Professor of Strategy
Strategic Decision-Making; Behavioral Strategy; Emotions; Time Constraints; Originality; Feasibility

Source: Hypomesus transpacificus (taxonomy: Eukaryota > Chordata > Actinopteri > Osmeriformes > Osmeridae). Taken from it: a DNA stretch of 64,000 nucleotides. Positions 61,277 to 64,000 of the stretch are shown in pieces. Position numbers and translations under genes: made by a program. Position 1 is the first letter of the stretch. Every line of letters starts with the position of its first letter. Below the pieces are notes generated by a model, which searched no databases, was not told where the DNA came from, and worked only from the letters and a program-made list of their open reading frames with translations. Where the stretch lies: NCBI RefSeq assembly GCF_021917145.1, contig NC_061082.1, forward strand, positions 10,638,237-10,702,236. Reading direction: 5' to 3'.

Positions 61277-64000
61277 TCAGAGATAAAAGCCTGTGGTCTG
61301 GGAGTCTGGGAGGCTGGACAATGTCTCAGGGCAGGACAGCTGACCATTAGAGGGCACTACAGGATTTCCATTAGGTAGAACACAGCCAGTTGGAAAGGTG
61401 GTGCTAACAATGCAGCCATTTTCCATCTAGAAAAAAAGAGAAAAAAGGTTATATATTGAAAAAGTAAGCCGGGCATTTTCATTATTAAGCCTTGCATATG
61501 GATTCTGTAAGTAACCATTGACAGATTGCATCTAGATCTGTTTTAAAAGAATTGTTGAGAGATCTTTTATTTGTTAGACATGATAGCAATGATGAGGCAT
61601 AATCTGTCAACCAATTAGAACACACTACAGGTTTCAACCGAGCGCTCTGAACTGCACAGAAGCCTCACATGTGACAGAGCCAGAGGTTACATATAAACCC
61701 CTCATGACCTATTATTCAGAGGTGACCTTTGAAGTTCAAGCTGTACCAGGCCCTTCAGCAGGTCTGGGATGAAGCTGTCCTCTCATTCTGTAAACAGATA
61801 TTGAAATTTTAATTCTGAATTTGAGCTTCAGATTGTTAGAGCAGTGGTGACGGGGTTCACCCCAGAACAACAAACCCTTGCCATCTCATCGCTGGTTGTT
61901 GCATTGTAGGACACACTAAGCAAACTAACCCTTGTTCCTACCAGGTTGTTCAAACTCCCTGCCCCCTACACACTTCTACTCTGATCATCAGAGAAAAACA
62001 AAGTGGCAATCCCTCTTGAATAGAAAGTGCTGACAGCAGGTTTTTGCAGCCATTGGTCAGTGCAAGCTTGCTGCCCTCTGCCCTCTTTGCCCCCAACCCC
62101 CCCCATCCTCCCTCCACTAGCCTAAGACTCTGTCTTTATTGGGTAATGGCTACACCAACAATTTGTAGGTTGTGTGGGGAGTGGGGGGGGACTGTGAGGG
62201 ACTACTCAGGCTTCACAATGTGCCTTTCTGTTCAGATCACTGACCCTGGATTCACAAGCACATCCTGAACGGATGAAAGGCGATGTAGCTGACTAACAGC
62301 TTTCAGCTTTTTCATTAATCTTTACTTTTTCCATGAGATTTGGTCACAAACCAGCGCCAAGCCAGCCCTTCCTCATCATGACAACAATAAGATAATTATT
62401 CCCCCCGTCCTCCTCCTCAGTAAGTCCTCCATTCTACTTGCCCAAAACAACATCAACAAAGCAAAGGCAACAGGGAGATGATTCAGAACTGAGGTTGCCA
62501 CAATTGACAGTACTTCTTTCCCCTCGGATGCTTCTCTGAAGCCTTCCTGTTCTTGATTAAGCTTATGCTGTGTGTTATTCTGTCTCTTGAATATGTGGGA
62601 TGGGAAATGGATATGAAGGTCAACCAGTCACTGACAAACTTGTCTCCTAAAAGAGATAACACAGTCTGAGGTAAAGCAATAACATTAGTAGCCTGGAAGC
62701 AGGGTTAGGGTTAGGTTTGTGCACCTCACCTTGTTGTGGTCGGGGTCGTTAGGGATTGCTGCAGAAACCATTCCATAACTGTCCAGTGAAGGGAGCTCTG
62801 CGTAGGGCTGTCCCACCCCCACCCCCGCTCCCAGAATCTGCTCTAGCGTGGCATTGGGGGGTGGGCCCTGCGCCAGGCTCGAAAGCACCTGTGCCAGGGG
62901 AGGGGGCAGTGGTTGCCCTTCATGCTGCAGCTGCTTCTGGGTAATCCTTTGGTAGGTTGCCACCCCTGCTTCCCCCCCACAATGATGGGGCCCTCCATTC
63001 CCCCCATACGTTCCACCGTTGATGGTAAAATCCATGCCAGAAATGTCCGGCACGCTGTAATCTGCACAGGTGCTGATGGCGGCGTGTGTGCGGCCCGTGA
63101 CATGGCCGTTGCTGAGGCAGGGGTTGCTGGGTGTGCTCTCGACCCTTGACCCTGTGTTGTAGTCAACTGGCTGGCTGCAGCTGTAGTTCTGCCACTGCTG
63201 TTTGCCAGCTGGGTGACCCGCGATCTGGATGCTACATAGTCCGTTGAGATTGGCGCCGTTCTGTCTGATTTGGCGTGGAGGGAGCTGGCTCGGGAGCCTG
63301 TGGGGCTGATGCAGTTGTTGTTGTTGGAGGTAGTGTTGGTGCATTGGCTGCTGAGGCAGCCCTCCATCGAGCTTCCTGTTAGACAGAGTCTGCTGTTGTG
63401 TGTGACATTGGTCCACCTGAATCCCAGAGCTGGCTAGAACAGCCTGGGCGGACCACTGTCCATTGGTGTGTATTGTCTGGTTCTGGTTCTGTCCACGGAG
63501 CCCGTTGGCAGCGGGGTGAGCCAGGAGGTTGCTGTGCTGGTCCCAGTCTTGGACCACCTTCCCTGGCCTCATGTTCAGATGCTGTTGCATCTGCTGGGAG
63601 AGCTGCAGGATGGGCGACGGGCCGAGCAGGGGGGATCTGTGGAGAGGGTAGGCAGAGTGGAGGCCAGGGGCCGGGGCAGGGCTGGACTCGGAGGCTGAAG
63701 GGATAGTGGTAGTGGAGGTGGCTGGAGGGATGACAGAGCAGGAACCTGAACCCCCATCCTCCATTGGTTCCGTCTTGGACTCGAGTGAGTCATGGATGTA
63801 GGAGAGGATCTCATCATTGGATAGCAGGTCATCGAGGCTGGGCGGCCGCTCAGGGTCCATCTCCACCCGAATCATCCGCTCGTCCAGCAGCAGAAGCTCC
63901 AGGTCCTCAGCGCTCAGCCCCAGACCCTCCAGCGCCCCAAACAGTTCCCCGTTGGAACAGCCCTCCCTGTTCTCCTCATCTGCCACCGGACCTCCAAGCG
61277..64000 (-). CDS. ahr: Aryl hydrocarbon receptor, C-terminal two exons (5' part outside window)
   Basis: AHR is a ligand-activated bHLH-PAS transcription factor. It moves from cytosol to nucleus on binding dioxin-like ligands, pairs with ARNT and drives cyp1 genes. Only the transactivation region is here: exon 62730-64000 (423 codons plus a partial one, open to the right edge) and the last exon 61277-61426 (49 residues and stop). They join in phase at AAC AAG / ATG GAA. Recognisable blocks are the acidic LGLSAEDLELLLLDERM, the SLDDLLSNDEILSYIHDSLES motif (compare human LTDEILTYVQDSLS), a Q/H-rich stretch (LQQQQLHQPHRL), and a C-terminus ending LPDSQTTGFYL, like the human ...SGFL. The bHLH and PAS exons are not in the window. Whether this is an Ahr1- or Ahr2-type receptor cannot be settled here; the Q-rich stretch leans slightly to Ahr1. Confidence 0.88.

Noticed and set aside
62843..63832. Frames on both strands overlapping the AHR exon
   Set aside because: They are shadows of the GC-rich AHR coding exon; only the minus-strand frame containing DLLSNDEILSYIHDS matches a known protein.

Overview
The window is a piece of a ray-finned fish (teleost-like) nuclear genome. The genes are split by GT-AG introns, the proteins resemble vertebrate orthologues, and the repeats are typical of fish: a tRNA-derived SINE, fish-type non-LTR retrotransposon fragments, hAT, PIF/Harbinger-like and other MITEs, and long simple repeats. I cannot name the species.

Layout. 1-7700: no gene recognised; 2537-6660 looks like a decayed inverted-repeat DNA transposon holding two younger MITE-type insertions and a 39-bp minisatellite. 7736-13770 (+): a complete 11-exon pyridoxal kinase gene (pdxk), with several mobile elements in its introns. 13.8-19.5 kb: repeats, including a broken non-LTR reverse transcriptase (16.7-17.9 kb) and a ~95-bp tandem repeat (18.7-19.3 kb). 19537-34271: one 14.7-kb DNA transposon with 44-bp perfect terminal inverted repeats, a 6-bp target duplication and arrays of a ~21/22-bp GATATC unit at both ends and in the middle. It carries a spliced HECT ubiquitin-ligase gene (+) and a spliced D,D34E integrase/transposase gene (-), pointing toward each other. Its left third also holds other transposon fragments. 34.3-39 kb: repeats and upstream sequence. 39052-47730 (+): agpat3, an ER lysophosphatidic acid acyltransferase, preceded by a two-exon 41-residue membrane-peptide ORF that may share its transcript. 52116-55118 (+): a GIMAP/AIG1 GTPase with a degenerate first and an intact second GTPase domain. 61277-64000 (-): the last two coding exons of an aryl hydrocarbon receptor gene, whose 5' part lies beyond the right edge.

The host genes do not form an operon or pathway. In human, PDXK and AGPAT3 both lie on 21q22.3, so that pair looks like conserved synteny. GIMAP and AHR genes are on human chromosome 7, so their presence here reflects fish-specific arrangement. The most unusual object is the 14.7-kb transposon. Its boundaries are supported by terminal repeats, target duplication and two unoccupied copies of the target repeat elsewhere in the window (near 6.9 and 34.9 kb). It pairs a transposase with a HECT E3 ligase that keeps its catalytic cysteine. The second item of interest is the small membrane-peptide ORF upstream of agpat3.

Managers often have limited available time to make high-quality strategic decisions that are both original and feasible. This joint objective is important but difficult to achieve because under time constraints, managers must combine different cognitive processes that are often influenced by emotional states.However, research investigating how time constraints and emotions interact and impact the quality of strategic decisions is scarce. Building upon the affect infusion model and information processing perspective, the authors experimental study involving 174 managers shows that the impact of time constraints and emotions varies across the two decision-making tasks of strategic idea generation and strategic choice. In particular, compared to the managers in a neutral emotional state under low time constraints, the happy managers under high time constraints seemed to generate fewer original and fewer feasible strategic ideas and appeared to make worse original strategic choices, while compared to the managers in a neutral emotional state under low time constraints, the sad managers under high time constraints made better original strategic choices. Their study contributes novel insight into behavioral strategy research by showing how time constraints and emotions causally and jointly influence different quality dimensions in various tasks involving strategic decision-making.